Tangled Webs by Lee Bross
Rating: 4 Stars
Series: Tangled Webs #1
Release Date: June 23, 2015
Goodreads synopsis:London, 1725. Everybody has a secret. Lady A will keep yours—for a price. This sumptuous, scandalous YA novel is wickedly addictive.
Lady A is the most notorious blackmailer in the city. With just a mask and a gown to disguise her, she sweeps into lavish balls and exclusive events collecting the most valuable currency in 1725 London—secrets.
But leading a double life isn't easy. By day Lady A is just a sixteen-year-old girl named Arista who lives in fear of her abusive master, Bones, and passes herself off as a boy to move safely through the squalor of London's slums. When Bones attempts to dispose of his pawn forever, Arista is rescued by the last person she expects: Jonathan Wild, the infamous Thief Taker General who moves seamlessly between the city's criminal underworld and its most elite upper circles. Arista partners with Wild on her own terms in the hopes of saving enough money to buy passage out of London.
Everything changes when she meets Graeden Sinclair, the son of a wealthy merchant. Grae has traveled the world, has seen the exotic lands Arista has longed to escape to her whole life, and he loves Arista for who she is—not for what she can do for him. Being with Grae gives something Arista something precious that she swore off long ago: hope. He has promised to help Arista escape the life of crime that has claimed her since she was a child. But can you ever truly escape the past?
*I received this ARC from Meghann @ Becoming Books as a guest reviewer, so this review was originally posted on Becoming Books!*
This is literally the first non-fantasy YA novel I've read in months! I actually can't remember the last time I read a book without any fantasy elements, so I was curious to see whether I'd like Tangled Webs, which is sort of a historical fiction. The book is set in 18th century London, where an orphan girl named Arista navigates the London social scene as a notorious blackmailer. The premise is interesting and certainly unique, but it was a bit slow at first and actually took me several days to finish it. It got really good in the last quarter of the novel, which is probably a little too late but nevertheless boosted the rating. I actually started tearing up the last two chapters because of a certain someone, which I absolutely did not expect with this novel. That just goes to show that Lee Bross does an excellent job making readers fall in love with the characters.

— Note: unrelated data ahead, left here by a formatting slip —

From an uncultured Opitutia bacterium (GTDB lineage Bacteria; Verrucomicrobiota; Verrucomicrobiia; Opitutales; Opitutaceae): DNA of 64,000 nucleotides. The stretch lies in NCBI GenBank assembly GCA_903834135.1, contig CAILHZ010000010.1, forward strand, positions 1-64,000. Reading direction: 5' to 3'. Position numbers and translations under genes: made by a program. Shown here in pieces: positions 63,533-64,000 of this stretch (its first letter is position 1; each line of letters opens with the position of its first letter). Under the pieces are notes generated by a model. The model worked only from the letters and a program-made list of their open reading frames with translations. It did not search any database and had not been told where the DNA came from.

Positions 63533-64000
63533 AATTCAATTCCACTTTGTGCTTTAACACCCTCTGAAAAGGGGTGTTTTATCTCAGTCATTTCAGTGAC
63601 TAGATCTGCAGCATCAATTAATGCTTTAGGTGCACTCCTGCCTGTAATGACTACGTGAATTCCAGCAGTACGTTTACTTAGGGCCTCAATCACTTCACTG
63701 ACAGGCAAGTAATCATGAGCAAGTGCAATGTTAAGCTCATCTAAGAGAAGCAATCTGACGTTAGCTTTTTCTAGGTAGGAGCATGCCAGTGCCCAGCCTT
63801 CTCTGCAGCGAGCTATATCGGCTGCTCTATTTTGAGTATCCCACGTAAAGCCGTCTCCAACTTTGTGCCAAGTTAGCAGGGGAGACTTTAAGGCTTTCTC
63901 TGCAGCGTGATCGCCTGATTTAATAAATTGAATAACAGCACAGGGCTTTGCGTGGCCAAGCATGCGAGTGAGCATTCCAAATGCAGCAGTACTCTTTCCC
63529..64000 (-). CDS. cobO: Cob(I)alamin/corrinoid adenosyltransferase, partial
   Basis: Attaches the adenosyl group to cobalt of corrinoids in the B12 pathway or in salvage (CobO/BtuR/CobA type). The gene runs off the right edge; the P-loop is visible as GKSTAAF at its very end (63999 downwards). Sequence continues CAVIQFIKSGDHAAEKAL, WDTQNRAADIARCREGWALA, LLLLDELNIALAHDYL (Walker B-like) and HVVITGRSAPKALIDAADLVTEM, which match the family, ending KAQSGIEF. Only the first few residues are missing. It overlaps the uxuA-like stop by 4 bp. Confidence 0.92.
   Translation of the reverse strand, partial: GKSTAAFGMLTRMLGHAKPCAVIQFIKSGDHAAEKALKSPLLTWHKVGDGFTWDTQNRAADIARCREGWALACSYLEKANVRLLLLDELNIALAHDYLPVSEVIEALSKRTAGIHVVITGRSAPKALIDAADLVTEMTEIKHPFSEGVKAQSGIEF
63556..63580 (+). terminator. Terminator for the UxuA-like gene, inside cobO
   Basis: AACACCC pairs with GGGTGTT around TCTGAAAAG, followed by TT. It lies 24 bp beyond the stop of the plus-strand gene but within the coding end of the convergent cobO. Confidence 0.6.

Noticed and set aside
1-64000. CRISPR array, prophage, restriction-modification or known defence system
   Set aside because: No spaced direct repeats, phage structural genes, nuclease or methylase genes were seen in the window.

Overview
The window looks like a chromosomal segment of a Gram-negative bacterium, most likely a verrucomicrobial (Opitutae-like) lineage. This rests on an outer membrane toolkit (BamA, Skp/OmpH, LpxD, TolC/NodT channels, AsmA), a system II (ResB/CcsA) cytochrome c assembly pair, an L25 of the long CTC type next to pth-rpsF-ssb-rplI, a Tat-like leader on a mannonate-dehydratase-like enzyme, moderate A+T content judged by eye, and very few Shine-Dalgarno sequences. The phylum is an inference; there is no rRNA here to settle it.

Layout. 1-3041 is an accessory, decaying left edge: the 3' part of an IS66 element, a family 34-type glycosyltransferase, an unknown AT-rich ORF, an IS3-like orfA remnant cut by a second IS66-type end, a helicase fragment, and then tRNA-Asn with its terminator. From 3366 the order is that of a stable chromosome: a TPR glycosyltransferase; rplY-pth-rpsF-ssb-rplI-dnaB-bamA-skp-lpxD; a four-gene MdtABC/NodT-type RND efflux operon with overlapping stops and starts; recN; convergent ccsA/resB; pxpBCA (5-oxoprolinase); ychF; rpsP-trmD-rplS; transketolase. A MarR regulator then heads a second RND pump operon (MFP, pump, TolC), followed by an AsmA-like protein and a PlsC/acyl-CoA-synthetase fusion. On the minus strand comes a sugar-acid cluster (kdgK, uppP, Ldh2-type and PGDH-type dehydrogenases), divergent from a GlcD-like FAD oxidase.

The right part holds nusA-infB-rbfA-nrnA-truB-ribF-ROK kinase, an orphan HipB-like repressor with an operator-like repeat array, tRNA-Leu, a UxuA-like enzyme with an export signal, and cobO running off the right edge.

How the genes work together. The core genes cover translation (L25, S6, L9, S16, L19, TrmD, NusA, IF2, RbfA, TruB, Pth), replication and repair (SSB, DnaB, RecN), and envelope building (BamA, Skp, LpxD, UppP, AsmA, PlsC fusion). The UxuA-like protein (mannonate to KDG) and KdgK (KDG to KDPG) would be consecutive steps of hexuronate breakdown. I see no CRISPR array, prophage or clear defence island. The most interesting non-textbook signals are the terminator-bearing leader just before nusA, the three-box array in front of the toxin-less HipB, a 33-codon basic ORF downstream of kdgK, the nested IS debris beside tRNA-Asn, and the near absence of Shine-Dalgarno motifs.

I was under the impression that there would be a love triangle, but Arista and the reader both knew that there was only one guy for her from the very start and that was great. I don't mind love triangles too much, but it was consistent with her character; Arista isn't one to dilly dally. I didn't care for the romance as much as I did the story since I didn't find it too believable. Since this is set in the early 18th century, the fast paced nature of Arista and Grae's relationship is probably normal, but to me, it just went way too fast and I would have liked to see more development.
As for the characters, Lee did a wonderful job developing all of them and it was nice to see a strong supporting cast. Although some of the decisions Arista made were frustrating, I didn't hold it against her. Grae is an absolutely sweetheart and is someone you just want to protect and hug all the time. Nic is also very well developed and multi-dimensional and by the end, he probably became one of my favorite characters in this story. However, I thought that Lee could have done a better job with Bones, the villain. The best villain is one that readers can almost sympathize with, but this guy is downright hateful with absolutely no redeeming qualities whatsoever; I hated him right until the end. Wild was much more interesting and multi-dimensional, though.
Overall, this was a good book for me to get off the fantasy track (though the next book I read will still probably be fantasy haha), and reminded me of why I enjoy reading YA historical fiction. It appears to be a series, but I thought it ended nicely the way it did and I still would have been satisfied had this been a standalone.